A spacecraft carrying the sixth crewed mission of Elon Musk’s SpaceX has arrived at the International Space Station after a successful launch from the Kennedy Space Center, with a 29-hour trek. An extended video shared by Elon Musk via his Twitter page shows how the SpaceX Dragon docked.
The sixth crewed mission was carried out on Wednesday at noon ET from Florida’s Kennedy Space Center. Even though there are growing tensions on the ground due to the invasion of Ukraine, NASA, SpaceX, and its government partners from all around the world, for the first time, Russia is working together on the mission known as Crew-5.
The crew consists of cosmonaut Anna Kikina of Russia’s Roscosmos space agency, astronauts Nicole Mann and Josh Cassada of NASA, astronaut Koichi Wakata of JAXA, and astronaut Nicole Mann of the Japan Aerospace Exploration Agency. They were greeted by Samantha Cristoforetti, a European Space Agency astronaut who had previously flown on a SpaceX trip to the ISS and who made history by becoming the first female space station commander.
A day was spent by the Crew Dragon spacecraft on a daylong, meticulous ascent to the space station. The completely autonomous spacecraft utilized its tiny internal engines to maintain alignment as it slid into its docking slot and reached the ISS. At 5:01 p.m. ET, it made its first direct physical contact with the ISS.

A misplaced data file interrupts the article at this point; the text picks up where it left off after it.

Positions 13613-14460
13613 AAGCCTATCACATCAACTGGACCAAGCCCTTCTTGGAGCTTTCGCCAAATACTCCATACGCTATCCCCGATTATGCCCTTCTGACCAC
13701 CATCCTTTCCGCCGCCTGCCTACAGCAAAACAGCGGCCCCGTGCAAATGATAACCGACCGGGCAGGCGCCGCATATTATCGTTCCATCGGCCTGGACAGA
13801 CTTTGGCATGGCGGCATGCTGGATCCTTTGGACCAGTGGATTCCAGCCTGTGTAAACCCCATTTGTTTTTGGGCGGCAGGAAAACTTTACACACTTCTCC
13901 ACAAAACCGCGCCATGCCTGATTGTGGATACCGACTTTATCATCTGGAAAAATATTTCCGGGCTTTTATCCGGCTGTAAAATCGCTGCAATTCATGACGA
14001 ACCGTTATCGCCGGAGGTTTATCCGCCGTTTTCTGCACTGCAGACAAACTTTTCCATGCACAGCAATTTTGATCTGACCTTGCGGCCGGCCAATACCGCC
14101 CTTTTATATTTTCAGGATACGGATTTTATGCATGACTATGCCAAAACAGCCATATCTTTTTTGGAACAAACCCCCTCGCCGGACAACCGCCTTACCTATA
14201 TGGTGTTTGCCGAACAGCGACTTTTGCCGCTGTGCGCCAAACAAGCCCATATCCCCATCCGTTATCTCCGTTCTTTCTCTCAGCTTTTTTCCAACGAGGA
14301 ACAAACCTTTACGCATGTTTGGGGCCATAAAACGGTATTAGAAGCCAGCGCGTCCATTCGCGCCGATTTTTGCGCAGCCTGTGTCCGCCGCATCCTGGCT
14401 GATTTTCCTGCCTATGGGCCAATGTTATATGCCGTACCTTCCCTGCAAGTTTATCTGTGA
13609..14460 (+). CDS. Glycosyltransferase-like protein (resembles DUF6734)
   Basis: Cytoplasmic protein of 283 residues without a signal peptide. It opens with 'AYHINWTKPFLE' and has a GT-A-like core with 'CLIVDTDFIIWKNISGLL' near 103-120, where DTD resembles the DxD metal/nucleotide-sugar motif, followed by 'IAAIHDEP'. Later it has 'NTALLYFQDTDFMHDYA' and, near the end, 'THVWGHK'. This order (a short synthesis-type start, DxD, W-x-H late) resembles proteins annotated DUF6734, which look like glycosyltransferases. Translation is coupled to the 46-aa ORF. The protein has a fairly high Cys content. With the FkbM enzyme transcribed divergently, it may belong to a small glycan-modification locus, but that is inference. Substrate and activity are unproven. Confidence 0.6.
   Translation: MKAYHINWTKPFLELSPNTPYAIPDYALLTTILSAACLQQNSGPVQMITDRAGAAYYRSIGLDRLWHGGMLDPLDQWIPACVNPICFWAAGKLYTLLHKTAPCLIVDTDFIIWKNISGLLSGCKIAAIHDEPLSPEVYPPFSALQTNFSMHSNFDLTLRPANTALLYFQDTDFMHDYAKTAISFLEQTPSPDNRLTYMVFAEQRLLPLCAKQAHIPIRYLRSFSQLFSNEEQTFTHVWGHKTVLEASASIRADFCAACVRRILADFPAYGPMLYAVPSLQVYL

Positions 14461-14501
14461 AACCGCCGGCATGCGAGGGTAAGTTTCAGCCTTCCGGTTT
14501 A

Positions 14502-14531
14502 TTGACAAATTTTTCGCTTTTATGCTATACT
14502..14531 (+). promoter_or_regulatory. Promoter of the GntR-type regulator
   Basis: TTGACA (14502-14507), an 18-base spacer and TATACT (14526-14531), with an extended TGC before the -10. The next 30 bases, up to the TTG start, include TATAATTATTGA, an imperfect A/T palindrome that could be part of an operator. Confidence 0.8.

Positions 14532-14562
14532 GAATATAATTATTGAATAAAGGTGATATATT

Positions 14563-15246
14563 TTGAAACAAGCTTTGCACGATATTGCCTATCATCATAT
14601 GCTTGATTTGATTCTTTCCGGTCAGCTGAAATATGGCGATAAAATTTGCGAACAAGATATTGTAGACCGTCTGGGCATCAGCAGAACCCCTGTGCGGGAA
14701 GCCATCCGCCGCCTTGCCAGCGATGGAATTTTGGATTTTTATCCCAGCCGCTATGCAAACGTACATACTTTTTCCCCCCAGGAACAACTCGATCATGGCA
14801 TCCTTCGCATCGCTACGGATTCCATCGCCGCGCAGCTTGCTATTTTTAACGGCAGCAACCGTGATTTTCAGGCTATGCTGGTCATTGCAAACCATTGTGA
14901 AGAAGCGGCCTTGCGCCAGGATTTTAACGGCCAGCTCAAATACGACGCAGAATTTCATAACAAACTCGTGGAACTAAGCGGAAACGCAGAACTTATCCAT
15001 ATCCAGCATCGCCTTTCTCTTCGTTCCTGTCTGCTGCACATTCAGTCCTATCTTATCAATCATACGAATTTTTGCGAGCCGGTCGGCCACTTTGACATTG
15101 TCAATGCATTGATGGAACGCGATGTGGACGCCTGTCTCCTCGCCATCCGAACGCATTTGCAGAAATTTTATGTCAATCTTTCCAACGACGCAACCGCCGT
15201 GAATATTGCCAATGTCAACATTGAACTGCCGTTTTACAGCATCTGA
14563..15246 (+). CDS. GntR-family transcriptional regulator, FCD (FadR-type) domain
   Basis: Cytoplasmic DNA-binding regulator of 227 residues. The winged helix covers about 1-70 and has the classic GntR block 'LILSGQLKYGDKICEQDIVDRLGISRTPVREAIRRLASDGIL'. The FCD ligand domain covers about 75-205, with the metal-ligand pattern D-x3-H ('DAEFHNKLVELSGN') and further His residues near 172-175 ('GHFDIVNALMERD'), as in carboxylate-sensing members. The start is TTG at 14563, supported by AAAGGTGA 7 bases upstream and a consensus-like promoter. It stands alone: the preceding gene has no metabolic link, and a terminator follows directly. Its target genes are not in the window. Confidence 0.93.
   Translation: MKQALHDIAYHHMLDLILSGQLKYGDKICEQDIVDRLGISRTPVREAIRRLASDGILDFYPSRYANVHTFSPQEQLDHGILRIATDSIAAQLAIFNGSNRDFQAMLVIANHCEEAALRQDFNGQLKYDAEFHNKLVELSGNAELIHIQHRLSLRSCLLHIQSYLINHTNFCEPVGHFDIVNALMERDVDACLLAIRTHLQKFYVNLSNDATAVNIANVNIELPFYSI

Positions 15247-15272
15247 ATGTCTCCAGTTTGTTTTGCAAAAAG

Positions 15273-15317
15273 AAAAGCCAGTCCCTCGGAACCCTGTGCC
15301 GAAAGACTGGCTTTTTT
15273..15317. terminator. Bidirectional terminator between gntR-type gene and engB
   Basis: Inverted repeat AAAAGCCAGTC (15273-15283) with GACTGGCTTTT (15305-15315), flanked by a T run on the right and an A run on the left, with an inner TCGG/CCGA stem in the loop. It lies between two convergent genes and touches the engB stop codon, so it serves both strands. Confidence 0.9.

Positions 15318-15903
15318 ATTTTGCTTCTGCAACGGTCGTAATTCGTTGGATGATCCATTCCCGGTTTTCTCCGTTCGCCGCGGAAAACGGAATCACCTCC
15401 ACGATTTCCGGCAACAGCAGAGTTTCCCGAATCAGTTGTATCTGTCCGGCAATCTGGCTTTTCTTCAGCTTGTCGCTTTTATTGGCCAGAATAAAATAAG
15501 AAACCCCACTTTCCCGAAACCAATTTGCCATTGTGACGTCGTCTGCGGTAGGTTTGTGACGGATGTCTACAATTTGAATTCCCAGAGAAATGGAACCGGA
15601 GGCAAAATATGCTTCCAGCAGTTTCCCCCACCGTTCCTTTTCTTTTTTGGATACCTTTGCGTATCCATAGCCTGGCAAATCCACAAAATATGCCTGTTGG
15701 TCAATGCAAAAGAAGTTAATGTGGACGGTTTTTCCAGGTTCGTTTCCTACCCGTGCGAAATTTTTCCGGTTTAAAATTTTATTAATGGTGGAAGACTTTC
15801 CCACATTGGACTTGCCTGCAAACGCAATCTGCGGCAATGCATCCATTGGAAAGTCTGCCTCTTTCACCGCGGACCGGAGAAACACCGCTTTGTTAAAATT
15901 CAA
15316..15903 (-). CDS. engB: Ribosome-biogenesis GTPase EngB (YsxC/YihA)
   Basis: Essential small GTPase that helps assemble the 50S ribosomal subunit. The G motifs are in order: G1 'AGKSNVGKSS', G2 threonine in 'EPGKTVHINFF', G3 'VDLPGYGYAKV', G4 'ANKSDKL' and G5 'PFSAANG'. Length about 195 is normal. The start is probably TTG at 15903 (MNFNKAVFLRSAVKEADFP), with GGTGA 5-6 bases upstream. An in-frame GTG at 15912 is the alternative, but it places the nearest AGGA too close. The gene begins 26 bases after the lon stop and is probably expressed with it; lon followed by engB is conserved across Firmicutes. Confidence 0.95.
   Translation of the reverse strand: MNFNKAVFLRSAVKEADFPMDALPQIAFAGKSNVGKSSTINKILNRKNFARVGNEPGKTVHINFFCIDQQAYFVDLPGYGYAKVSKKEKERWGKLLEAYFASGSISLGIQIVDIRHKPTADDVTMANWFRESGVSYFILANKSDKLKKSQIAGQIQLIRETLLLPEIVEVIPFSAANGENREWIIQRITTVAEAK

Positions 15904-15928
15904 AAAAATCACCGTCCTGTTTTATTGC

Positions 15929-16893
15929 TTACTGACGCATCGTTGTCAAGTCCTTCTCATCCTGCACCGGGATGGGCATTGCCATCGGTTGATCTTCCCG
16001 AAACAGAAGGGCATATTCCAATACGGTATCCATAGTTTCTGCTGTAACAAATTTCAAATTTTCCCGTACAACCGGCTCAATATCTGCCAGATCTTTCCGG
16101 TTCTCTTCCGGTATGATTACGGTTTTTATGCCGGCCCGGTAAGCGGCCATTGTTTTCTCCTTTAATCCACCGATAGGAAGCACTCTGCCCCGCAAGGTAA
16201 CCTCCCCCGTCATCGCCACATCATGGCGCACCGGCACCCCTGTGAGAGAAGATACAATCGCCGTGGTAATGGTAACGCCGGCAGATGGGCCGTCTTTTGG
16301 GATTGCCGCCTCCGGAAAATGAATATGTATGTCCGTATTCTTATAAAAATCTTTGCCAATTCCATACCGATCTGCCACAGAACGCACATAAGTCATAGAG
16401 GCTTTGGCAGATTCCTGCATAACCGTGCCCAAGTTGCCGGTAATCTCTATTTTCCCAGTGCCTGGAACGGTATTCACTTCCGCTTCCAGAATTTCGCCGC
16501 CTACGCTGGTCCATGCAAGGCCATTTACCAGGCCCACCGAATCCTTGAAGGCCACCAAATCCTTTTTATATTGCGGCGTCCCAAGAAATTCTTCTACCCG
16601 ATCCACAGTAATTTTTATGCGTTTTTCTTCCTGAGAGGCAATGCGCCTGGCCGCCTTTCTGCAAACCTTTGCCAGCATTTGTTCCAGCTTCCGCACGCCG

Elon Musk Sixth Crewed Mission
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This is the sixth crewed flight that Elon Musk, the controversial tech tycoon, and his privately held business SpaceX have completed for NASA. The initiative is the result of a $2.6 billion agreement that NASA and SpaceX agreed to nearly ten years ago as part of the space agency’s efforts to turn over all ISS transportation to the private sector so that NASA could concentrate on exploring further into the solar system.
Boeing, a major player in the aerospace industry, also agreed to a deal of a similar nature, albeit it is still trying to launch its Starliner commercial spaceship. Early in 2023, the first crewed flight might take place. In the meantime, NASA has kept extending its collaboration with SpaceX, increasing the value of their overall agreement to cover 15 crewed missions totaling more than $4.9 billion.